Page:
Yours Truly Gets A Few Words In At Telemarktips

Post by blogger | August 31, 2007      

August, 2007: While at the summer OR trade show a few weeks ago, Mitch Weber of caught me for an on-camera interview. He does a nice job with those so I’m always game when he’s out hunting for people to film. Just a friendly chat without too much in the way of controversy or hard questions.

(2014 update, the original Telemarktips is defunct so link is removed. For those new to the game, Telemarktips was influential and popular for a number of years during a surge in the popularity of telemark skiing that lasted from approximately 1994 through 2001 according to industry insiders.)

Lou gets roasted
Telemarker’s take on me a decade ago, now we’re all loving on each other (grin). This caricature of myself was published in Couloir Magazine during the flame storm I started by calling telemarking “backwater,” used by permission, and as fair use to show item referred to in news and history.

For his text intro to the video, Mitch dug up some old Couloir Magazine column writing of mine from way back in 1994 (for about 10 years I wrote a column called “Dawson’s backcountry”).

Titled Confession of a Lift Chair Swinger, the piece was written while I was sitting in the funky base lodge up at tiny Sunlight Mountain above Glenwood Springs, Colorado. My four-year-old was in their daycare program, and I’d ride the lifts and enjoy doing some ski testing and powder stash hunting. For some reason, probably new-parent stress, I was feeling particularly connected to skiing that day, and seeing how it all worked together as a lifestyle and soul sport.

What’s wild is Mitch says a few grafs in the article really spoke to him. Who would have known? Back then, Dostie and I weren’t sure anyone even read that stuff. And there was always some question about even keeping the column going. I’m glad we did.

An interesting (and appreciated) thing about Mitch’s video intro is he didn’t mention how controversial my writing was back then with the telemark crowd. For a while I made a habit of dissing telemark skiing, because I felt the gear was crummy and the techniques used to drive wimpy “telemark” boots and skis were unnecessarily difficult and made it hard for people to enter the sport of backcountry ski touring. Along with that, I was constantly riled about the smug attitude of superiority that some telemarkers presented about their ability to “do it on pins.”

Hence, I felt called to be a counterpoint voice, and did so with gusto. The highpoint (or lowpoint?) of those halcyon days was when I wrote about telemark skiing being “backwater.” Through some bad editing decisions that statement was made stronger than I intended, and some of the die-hard tele crowd labeled me a hater (which resulted in humor.)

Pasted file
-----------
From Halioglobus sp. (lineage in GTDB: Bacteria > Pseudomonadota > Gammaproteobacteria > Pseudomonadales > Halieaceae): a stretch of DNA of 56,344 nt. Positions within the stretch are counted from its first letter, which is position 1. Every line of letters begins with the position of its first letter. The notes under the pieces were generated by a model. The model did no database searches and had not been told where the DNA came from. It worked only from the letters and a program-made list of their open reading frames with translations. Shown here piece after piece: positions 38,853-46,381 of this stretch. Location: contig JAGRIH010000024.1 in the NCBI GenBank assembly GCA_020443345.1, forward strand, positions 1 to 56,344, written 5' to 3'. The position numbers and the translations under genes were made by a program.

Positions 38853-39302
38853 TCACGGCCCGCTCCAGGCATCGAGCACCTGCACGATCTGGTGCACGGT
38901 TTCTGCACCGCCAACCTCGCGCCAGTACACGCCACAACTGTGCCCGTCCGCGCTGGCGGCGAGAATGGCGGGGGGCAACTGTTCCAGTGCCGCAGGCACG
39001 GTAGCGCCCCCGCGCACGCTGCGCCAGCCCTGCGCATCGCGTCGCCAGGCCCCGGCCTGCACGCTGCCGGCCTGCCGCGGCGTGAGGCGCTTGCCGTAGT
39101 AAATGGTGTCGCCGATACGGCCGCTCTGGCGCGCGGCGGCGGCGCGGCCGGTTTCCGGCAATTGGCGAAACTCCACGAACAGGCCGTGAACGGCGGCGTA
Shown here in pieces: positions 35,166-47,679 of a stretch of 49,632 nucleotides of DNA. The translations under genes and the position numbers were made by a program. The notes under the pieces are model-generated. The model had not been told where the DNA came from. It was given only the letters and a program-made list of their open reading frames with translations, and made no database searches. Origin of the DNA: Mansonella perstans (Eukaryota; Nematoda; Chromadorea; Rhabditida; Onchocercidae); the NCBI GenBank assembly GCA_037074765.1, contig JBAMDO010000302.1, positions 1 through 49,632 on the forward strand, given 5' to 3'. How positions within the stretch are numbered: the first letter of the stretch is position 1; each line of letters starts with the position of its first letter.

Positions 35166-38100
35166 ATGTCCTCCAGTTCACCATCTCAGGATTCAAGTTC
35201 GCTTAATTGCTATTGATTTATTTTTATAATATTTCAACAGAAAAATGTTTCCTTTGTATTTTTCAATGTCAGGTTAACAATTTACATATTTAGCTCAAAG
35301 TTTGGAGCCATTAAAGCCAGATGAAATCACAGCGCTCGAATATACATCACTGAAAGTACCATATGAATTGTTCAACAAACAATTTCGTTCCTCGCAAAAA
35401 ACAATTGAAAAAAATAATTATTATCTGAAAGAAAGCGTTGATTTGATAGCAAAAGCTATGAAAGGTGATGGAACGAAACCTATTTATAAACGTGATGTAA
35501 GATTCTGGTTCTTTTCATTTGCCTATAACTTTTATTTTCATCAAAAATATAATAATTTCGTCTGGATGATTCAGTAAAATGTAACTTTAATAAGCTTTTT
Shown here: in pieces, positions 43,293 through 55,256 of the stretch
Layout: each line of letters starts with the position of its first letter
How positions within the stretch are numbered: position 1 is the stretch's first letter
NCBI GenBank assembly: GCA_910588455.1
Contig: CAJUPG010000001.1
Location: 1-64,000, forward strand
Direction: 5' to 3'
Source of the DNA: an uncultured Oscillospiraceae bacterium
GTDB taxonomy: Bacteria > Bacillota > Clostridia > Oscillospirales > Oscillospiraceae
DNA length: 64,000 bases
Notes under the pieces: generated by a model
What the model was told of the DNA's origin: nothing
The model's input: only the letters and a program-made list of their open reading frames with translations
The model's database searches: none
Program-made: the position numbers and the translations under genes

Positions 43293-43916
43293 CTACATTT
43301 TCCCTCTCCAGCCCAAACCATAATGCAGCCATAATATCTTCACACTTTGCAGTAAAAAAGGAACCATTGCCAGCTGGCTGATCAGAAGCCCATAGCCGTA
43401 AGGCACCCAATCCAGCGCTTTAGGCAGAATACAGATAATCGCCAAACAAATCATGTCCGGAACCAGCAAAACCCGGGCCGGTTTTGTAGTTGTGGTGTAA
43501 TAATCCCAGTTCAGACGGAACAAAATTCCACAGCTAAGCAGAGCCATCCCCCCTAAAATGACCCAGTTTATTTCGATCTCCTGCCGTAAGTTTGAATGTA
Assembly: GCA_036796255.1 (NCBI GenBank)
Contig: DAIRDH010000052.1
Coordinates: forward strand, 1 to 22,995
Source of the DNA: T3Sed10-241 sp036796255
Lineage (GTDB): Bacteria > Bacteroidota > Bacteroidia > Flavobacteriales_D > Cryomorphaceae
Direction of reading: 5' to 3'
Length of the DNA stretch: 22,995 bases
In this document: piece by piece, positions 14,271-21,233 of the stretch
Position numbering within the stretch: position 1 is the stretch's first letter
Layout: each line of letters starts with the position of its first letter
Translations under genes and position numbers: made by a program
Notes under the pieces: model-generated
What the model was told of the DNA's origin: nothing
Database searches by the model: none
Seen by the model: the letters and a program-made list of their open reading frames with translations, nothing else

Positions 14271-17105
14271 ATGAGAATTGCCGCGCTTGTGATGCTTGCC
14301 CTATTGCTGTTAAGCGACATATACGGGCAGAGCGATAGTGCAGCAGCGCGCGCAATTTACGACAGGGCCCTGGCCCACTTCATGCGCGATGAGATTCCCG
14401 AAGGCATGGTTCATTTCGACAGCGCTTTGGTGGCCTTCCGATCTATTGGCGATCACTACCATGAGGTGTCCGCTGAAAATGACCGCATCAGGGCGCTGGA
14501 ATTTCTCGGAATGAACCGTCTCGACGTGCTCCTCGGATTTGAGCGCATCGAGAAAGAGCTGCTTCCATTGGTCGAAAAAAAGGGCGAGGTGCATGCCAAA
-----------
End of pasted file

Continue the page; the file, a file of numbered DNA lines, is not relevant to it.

In realty, my infamous “backwater” statement was intended to compare telemark gear to randonnee ski touring gear (it was a gear review), and a decade ago there WAS a marked difference. The telemark gear of those days was difficult to use and frequently fragile — while the rando AT fixed heel stuff worked pretty well. That’s changed of course, and telemark gear and technique are now nearly on par with randonnee, though any honest practitioner of both disciplines will admit that tele is still slightly more difficult, and not as comfortable for extreme skiing.

At any rate, it was nice of Mitch not to dredge up that old controversy, but rather focus on the commonality we have between all glisse disciplines: That of the ride. Thanks Mitch!

As for tele vs. rando, don’t sweat fans, I’m still rooting for randonnee ski touring!!


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6 Responses to “Yours Truly Gets A Few Words In At Telemarktips”

  1. Matt Kinney August 31st, 2007 11:09 am

    Remember your old writings well. Good to see a small hug fest with you and Mitch. Both of you have done wonders promoting the sport of backcountry skiing.

    I used to have “feelings” about AT gear also. Now I’m pretty much non-denominational and will continue to learn p-turns as my knees are beginning to c*#p out from to much telemark. Gonna be striving for 75% tele and 25% (versus 99-1) alpine this season to balance things and save knees from knives. I’ll be exploring alpine on freeheel as I have seen some very good skiers with that blend of style and footwear over the years. Actually did quite a bit of alpine stuff to end last season.